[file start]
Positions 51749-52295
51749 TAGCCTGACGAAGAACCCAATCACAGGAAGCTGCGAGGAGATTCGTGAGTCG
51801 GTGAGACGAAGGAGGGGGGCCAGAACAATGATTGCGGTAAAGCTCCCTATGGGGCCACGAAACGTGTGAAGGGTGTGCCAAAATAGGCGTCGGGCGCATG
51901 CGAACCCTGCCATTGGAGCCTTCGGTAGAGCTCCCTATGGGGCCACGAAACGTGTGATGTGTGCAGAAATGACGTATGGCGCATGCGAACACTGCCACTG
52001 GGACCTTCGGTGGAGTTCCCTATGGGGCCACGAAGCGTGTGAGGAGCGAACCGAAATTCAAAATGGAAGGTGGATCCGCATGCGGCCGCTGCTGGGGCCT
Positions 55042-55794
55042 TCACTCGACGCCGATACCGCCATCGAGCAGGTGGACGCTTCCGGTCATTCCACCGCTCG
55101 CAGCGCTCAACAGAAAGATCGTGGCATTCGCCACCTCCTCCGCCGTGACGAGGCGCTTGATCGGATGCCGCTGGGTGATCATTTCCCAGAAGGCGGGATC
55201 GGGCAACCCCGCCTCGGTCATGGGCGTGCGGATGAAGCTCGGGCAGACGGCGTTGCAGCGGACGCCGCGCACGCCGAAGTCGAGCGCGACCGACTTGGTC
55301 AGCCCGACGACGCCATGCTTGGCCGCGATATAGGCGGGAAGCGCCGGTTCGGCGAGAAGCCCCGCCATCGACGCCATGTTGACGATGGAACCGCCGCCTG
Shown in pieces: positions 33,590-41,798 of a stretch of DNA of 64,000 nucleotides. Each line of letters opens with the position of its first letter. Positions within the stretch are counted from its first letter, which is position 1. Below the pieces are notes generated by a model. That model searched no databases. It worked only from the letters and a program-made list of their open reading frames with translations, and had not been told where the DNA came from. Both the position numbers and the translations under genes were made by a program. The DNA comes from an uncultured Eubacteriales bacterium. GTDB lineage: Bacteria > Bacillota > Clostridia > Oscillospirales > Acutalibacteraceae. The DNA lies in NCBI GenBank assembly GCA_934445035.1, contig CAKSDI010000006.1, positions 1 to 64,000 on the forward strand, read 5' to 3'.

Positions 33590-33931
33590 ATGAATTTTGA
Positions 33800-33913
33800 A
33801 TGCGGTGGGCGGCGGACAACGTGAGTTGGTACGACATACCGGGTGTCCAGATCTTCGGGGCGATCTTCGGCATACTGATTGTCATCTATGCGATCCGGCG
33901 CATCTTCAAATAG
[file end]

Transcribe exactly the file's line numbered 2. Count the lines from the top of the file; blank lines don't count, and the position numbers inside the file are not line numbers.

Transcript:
51749 TAGCCTGACGAAGAACCCAATCACAGGAAGCTGCGAGGAGATTCGTGAGTCG